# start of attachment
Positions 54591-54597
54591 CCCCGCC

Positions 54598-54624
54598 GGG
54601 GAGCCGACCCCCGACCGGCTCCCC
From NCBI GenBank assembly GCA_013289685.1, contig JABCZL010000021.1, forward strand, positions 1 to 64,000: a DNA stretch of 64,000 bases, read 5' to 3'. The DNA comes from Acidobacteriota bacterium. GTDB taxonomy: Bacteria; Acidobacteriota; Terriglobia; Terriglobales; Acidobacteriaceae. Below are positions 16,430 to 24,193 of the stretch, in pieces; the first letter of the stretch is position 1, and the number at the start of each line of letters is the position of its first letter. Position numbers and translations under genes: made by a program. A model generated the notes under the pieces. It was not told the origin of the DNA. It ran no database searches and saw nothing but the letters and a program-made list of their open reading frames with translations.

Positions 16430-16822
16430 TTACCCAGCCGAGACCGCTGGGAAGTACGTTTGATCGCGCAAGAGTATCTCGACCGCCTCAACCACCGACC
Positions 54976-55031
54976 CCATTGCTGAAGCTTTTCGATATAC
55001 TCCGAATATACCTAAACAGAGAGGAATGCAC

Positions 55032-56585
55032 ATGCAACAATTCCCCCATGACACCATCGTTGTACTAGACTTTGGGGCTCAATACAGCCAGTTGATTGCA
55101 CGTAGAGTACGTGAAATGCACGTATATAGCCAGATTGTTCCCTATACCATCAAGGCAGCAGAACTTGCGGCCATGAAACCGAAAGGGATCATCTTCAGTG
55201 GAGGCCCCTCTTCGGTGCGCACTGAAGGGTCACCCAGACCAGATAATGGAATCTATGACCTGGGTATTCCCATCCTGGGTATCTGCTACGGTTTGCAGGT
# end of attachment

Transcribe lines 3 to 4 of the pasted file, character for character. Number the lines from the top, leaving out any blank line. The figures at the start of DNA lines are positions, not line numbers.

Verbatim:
Positions 54598-54624
54598 GGG